How CBT can help you Increase your IQ

Mental Attitude : Definition

Your ‘mindset’ – your beliefs, values, attitudes and motivations about your own mental capabilities

 

CBT

In this tutorial we will be looking at CBT (Cognitive Behavioral Therapy) techniques to promote a more constructive mental attitude for intelligence augmentation.

At its core CBT works on the assumption that our thoughts (including beliefs) mediate how we feel and behave, and that cognitive and behavioral techniques can lead to positive change in dysfunctional emotions and behaviors.

 

 

The direct link between the situation and our feelings is what we assume is going on, but actually our emotional response depends on our thoughts and beliefs about the situation – and these could be very different. Our emotions/feelings are also closely related to our physical states (e.g. energy levels, heart rate), as well as our behaviors (e.g. pro-active in solving problems and improving, or withdrawn and evasive). Here is an example relating to IQ.

 

 

CBT techniques identify automatic negative thoughts (e.g. ‘I’m never going to have a high IQ’)  that are set off by certain triggers (such as test-taking, or evaluations). These are evaluated, and if found to be biased, over-generalizing and unhelpful, are replaced with more realistic and helpful thoughts. CBT also introduces behaviours that are more pro-active to promote progression and wellness.

 

IQ Mindware CBT Exercises

Tripartite Training HighIQPro

This 3-point training method is central to IQ Mindware training.

 

1. Mindfulness / Meta-Awareness

CBT should help us develop more meta-awareness and mindfulness of thoughts, emotions, physical responses, and behaviours – and how they interact.

 

2. Mindware Strategies

Identifying habitual triggers leading to automatic negative thoughts is a key aspect of cognitive behavioral therapy (CBT). It is also important in formulating problem solving strategies based on realistic evaluations of your situation.

Automatic negative thoughts can be unrealistic when they involve any of the following:

  1. All-or-nothing thinking. Seeing situations in absolute (black or white) terms, without recognizing the middle ground (e.g. success / failure, perfect / worthless).
  2. Over-generalizing. Drawing sweeping conclusions on the basis of one or two incidents – such as when we say something is ‘always’ or ‘never’ the case.
  3. Negative filtering / Downplaying positives.  Only focusing on negatives. Minimizing positives by ignoring them or telling yourself they aren’t important.
  4. Labelling. Describing yourself or others using global labels (‘smart’, ‘not-smart’), rather than recognizing potential for change, or the different shades of reality.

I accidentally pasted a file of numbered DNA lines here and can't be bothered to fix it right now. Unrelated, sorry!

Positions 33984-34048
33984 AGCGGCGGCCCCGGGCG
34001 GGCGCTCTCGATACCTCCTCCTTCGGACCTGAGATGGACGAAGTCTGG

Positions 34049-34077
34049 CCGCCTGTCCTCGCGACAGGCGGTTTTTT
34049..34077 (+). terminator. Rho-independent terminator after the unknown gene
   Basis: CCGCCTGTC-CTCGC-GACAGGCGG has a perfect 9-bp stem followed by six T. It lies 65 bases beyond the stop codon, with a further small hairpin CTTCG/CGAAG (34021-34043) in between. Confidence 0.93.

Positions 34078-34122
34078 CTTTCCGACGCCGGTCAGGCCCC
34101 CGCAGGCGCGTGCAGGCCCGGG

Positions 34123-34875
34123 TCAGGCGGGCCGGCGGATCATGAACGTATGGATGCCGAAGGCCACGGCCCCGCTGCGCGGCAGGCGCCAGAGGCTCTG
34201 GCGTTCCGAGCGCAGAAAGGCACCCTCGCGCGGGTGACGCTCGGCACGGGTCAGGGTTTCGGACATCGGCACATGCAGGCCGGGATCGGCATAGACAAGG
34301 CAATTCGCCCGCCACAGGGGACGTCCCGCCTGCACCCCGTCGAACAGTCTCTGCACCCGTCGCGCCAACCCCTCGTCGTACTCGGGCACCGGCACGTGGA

5. Blaming. Focusing on who is to blame, rather than what you can do about a situation.
  6. Emotional reasoning. Believing something is true because it ‘feels’ true. Relying too much on feelings to guide decisions.
  7. Catastrophizing. Blowing things out of proportion – e.g. telling yourself something was too traumatic to ever want to face again.

Try first to identify any thinking / beliefs like this with respect to your cognitive goals or aspirations – as well as the situations that trigger these thoughts. Write them down. Articulate them. Ask: is my thinking here overly negative, biased and unhelpful? If so, try to formulate substitute thoughts to the trigger situations that are more realistic and helpful – e.g. ‘Intelligence is not fixed in stone – it can develop’; ‘I might score very differently on a similar test in the future’, ‘I value the feedback here – it shows that I have something to work on and improve’. Also, if you find yourself withdrawing from situations that challenge you cognitively, deliberately be more pro-active and challenge-seeking in your behavior. Commit to a brain training program, learning something new, travelling and having to adapt to novel situations. Physical exercise is actually a good starting point here, generally improving mood and positivity, and helping you be more pro-active.

 

3. Cognitive Capacity (Gated DNB) Training

Committing to HighIQPro’s gated dual n-back training  helps develop the kind of attention control you need to substitute more unbiased and helpful thoughts for automatic, negative ones that might otherwise trigger ruminations and overwhelm your sense of ‘belief options’. Initially it may take a lot of effort to repeatedly suppress and replace your negative reactive, thinking. Gated DNB training can help with that considerably.

I am a cognitive scientist with a joint Ph.D in cognitive psychology and neuroscience from the Center of the Neural Basis of Cognition (Carnegie Mellon/Pittsburgh). At IQ Mindware we develop brain training interventions to increase IQ, critical thinking, decision making, creativity and executive functioning.